Disaster without review: Gravel mines’ quick approval is a nightmare
Every Montana governor for the last quarter century, including Brian Schweitzer, has shamelessly kow-towed to extractive industries and trumpeted their intent to “streamline” state industrial permitting processes. Likewise, virtually every legislature has seen attempts to cut corners on environmental reviews so those industries can tear what they want from the Treasure State as quickly as possible. Last week, however, a ruling by District Judge Jeffrey Sherlock showed the true folly of “streamlining” and exposed the state to significant environmental damage, which is likely to happen at a breathtaking pace, much to the detriment of our citizens.
The case on which Judge Sherlock ruled was brought by Cameron Springs, a company that wants to operate a gravel pit immediately south of Interstate 90 in Belgrade. Last October the
company applied for an operating permit from the Montana Department of Environmental Quality (DEQ), which processes permit applications for open-cut mines. In January, the state agency notified the company that its application was “acceptable,” and stated that an environmental assessment would have to be completed before the permit would be issued.
Due to a backlog of open-cut permit applications, the DEQ did not even start its environmental analysis of mining impacts before it found itself in court. Cameron Springs, citing current law, sued the state agency for missing the statutory timelines that give the state 30 days after accepting a complete application to develop the environmental review and issue the permit. State regulators are allowed a 30-day extension of that time frame but the state didn’t even bother to request the extension. This ridiculously short time frame was approved in the Republican-dominated 2001 Legislature during the disastrous Martz administration.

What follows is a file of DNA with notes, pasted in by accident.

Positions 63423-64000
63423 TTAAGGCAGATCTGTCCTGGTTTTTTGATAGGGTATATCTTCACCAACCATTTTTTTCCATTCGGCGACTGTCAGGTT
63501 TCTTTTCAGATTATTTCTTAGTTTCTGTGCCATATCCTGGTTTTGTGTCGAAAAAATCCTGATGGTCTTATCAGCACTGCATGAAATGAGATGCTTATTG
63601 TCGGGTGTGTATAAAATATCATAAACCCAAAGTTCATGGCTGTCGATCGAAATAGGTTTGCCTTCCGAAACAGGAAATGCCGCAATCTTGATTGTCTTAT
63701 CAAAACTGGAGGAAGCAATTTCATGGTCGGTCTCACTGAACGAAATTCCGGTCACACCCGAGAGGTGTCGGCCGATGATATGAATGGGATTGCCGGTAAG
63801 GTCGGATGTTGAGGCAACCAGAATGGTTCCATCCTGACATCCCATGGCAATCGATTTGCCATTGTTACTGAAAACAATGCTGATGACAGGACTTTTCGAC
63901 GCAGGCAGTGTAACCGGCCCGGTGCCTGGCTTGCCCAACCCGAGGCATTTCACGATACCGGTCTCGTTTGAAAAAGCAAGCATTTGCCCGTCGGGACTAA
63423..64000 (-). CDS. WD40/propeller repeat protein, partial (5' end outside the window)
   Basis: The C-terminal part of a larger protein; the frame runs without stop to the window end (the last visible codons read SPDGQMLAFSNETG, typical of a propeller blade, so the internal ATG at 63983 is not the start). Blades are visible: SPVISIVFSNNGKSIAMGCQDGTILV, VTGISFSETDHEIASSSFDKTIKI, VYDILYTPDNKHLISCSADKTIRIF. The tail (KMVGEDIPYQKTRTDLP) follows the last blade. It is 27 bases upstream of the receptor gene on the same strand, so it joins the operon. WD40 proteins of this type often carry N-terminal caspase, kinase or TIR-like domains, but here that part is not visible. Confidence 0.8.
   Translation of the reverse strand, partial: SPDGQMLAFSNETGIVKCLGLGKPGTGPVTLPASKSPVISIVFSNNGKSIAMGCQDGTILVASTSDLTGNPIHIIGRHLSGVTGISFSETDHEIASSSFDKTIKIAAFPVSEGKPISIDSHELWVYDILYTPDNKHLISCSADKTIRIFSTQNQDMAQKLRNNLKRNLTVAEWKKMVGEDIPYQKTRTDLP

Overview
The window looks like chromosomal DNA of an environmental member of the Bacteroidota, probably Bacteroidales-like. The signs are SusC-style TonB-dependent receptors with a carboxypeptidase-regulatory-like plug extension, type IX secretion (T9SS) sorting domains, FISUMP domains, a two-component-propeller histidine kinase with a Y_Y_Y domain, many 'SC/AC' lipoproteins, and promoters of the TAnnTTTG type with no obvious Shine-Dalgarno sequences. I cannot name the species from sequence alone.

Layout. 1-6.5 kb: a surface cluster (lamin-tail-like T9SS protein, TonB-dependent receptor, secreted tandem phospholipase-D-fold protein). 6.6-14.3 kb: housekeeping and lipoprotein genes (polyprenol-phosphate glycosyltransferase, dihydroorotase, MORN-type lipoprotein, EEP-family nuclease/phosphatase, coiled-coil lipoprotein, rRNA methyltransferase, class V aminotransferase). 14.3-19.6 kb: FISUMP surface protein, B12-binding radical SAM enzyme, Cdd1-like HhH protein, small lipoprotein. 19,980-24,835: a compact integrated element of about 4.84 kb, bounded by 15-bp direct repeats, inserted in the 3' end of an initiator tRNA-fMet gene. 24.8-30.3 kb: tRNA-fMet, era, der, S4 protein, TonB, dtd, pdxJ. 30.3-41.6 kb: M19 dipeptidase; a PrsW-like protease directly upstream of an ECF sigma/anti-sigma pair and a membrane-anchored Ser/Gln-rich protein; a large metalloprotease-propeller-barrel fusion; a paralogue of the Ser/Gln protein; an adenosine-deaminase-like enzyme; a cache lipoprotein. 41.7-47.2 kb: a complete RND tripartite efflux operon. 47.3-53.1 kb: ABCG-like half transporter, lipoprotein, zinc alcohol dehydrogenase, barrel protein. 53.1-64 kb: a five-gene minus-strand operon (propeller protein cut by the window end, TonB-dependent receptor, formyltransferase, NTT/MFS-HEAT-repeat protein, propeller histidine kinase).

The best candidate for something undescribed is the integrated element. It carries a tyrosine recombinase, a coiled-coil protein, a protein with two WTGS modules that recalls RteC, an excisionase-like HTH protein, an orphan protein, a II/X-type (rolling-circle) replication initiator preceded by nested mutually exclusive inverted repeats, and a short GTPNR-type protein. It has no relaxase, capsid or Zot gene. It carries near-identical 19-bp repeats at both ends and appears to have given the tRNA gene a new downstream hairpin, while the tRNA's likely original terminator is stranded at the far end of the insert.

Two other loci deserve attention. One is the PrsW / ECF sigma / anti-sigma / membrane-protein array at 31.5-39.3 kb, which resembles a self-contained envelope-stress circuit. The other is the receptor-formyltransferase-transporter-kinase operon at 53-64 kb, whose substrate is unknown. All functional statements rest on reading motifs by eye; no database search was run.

To make a long story short, Sherlock ruled that the state had not met its “clear legal duty” by missing the mandatory deadlines defined in the law and, although he lamented the lack of staff and funding, he summarily ordered the DEQ to issue the operating permit “forthwith.”
What that means, in simplest terms, is that the state agency charged with protecting Montana’s environment will now have to issue the permit for the mine with no environmental review whatsoever, no inkling of what the consequences of the operation may be and, of course, no chance for the public to weigh in on the issue.
For proponents of streamlining, what could be better, easier, and quicker than no environmental review at all? The DEQ says it will comply with the court order and issue the permit this week, and will not appeal the decision.
Now comes the really scary part. There are more than 100 open-cut permit applications currently awaiting environmental review by the state. At least 15 of those applications are for gravel pit operations in Gallatin County similar to the one on which Sherlock ruled. A mere week after Sherlock’s ruling was issued, a hearing has already taken place before District Judge Dorothy McCarter on a similar lawsuit brought by two other gravel pit operators. As of April 28, the DEQ was served with a similar lawsuit for three more gravel pit applications—two for expanded operations and one for a new pit—by yet another operator.